Home' Teacher : August 2011 Contents leader ship 61
ticular school. That’s their right, just as it is
the right of Australians to spend money in
order to obtain, s ay, private health insurance.
Some opponents of independent schools
say they are not against independent schools,
they are against the funding of independent
schools, which is like saying we don’t mind
these people existing, we just don’t want
them to breathe.
Removing government funding to inde-
pendent schools would lead to the closure of
many independent schools and would force
up the fees of the few that remained, m aking
them even more elite. When you consider
that 38 per cent of all secondary students
go to non-government schools, more in
Australia’s capital cities, it’s clear this is not
We need clever thinking from both sides
of politics. The Federal Coalition under
Opposition leader Tony Abbott needs to
revise its commitment to the socioeconomic
status (SES) funding model.
While in itself it was a good idea, the SES
funding model has been damaged by the ‘no
losers’ guara ntee introduced by the Com-
monwealth governme nt of John Howard
when the SES funding model began in 2001,
and which the current Commonwealth
government of Julia Gillard has continued,
which essentially maintains overfunding to
The second problem with the SES fund-
ing model is that it relies on the use of Aus-
tralian Bureau of Statistics Census data
grouped by post code to calculate a school’s
SES score, so despite having students from
high-SES families, if those families live in
low-SES post code areas, a school receives
higher levels of Commonwealth funding.
The view of Commonwealth Minister
for Education, Training and Youth Affairs
David Kemp in 1999, when he announced
the new system, was that this was better
than asking pare nts ‘i nt rusive questions’
about their income and other personal
information. It would have been better to
use individual family income.
So, what’s the answer? A ny funding solu-
tion for independent schools will find itself
somewhere between an entitlement argu-
ment (I deserve my share of the education
tax dollar because I pay taxes) and a needs-
based argument (needier schools should get
more funding). The voucher system epito-
mises the former and the removal of funding
to well-re sou rced schools epitomises the lat-
ter. Neither is likely to attract broad support
from the Australian public. A responsible
way forward is to have a funding model that
is a balance between the needs-based argu-
ment and the entitlement-based argument.
The biggest school cost is recurrent fund-
ing. In the past, recurrent funding models
have been very complex. Any new recur rent
funding model should be kept simple such as
being based on a score out of 10.
The model I suggest does this by taking
into consideration the SES of a school, the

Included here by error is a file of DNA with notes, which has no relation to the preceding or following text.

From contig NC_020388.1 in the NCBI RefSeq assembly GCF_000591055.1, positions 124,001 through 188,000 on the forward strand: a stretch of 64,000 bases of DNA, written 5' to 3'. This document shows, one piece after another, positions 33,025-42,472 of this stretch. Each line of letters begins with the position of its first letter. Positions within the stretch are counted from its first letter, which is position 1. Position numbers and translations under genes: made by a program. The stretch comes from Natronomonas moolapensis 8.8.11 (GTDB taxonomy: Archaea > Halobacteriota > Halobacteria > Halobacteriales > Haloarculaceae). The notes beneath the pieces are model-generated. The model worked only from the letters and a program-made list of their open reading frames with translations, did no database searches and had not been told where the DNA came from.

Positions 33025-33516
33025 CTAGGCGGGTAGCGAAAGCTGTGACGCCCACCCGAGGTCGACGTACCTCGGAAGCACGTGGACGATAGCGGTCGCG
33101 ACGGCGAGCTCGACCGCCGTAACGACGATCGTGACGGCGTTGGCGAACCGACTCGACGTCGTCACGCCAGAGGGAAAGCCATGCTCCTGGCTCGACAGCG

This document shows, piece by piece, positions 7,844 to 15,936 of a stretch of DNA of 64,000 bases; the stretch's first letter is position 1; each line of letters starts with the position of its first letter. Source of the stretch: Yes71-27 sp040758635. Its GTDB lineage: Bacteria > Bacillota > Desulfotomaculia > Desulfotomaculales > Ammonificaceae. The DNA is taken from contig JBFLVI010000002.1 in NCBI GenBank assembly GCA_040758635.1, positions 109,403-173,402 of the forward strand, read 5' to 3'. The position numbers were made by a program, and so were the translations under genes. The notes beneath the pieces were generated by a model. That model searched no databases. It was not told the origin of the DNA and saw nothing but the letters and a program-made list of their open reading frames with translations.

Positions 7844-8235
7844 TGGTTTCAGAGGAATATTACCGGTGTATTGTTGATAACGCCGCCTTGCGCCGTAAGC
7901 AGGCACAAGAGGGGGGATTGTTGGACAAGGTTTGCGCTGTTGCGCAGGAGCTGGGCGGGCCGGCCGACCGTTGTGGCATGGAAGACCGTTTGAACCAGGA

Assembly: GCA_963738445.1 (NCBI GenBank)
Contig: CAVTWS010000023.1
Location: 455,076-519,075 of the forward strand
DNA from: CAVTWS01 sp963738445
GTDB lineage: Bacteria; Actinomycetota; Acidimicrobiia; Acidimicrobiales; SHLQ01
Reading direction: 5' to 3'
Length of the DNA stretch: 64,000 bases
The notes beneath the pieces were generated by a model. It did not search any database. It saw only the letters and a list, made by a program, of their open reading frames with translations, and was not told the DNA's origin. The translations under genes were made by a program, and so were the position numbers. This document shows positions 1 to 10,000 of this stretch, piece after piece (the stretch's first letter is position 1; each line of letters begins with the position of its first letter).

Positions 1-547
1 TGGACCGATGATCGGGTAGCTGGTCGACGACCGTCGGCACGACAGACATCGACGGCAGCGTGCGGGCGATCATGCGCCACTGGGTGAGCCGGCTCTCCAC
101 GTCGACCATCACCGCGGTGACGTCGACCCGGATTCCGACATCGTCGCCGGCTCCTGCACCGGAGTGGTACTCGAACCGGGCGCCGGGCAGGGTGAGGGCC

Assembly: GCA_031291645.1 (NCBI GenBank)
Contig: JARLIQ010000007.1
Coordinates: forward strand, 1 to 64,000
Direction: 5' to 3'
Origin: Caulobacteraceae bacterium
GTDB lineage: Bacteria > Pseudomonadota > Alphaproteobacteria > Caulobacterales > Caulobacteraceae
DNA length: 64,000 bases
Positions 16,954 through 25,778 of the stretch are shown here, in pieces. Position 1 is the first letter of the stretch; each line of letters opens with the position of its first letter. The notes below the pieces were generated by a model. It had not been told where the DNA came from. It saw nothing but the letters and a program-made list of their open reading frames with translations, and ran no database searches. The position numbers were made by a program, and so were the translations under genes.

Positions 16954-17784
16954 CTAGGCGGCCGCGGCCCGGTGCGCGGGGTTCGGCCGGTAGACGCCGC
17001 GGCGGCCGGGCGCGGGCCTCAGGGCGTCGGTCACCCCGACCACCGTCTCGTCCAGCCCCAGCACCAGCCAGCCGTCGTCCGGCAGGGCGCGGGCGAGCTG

level of fees charged and a measu re of how
well a school is resourced in terms of its
The most well-resou rced schools would
achieve the lowest possible score of three,
while the least well-resou rced schools would
achieve the highest possible score of 10.
This model would protect entitleme nt
because well-resourced schools, with the
lowest possible score of three , would still
get some funding, albeit much less funding
than less well-resourced schools.
Then there’s the matter of capital fund-
ing. Huge sums of money are needed to
repair Australia’s ageing schools and build
new ones. Of course, one way to do this is
to cut the funding pie differently: increase
the size of the funding slice for some schools
by decreasing the size of the funding slice
for other schools.
Another way is to place all families who
have children attending Australian schools
on an income scale of one to 10, with the
most affluent families required to pay a
full school levy, the least affluent families
required to pay no school levy, and those in
between required to pay more or less of the
school levy, depending on family income.
Given that 61 of the 100 wealthiest
school commu nities, as listed on the 2009
My School website, were state school com-
munities, this idea is worthy of serious con-
This school levy would not be unlike our
current Medicare levy. Like health, education
needs increased funding and that funding
should come from taxes, with the greater bur-
den falling on those with the greater wealth.
Finally, there’s the issue of funding
school children who are disadvantaged in
Again , I propose a 10-point scale. Chil-
dren with a significant disadvantage, special
need or disability would be given a higher
score than those without, a nd would receive a
funding entitlement on the basis of that score.
That funding entitlement, to the child,
would allow that child to use their funding
entitlement at any school, government or
Annexed to this initiative would be an
obligation on all schools to set aside a mini-
mum number of places for students with a
significant disadvantage, special need or
We need to make the funding of schools
socially responsible, with needier schools get-
ting more funding than less needy schools.
We also need to keep the funding model
simple, and bri ng all government and
non-government schools into the same
funding arrangement. This is vital if the
Commonwealth government wishes to avoid
accusations of playing sectarian favourites.
I’m sure the funding models I propose
can be improved and refined, but I’m also
sure it’s time we moved the debate about
funding beyond simple attacks and counter-
attacks by the various sectors of education.
Now is the time for new thinking. T
Dr Tim Hawkes is Headmaster of The
King’s School, Sydney.
For references, visit http://research.acer.
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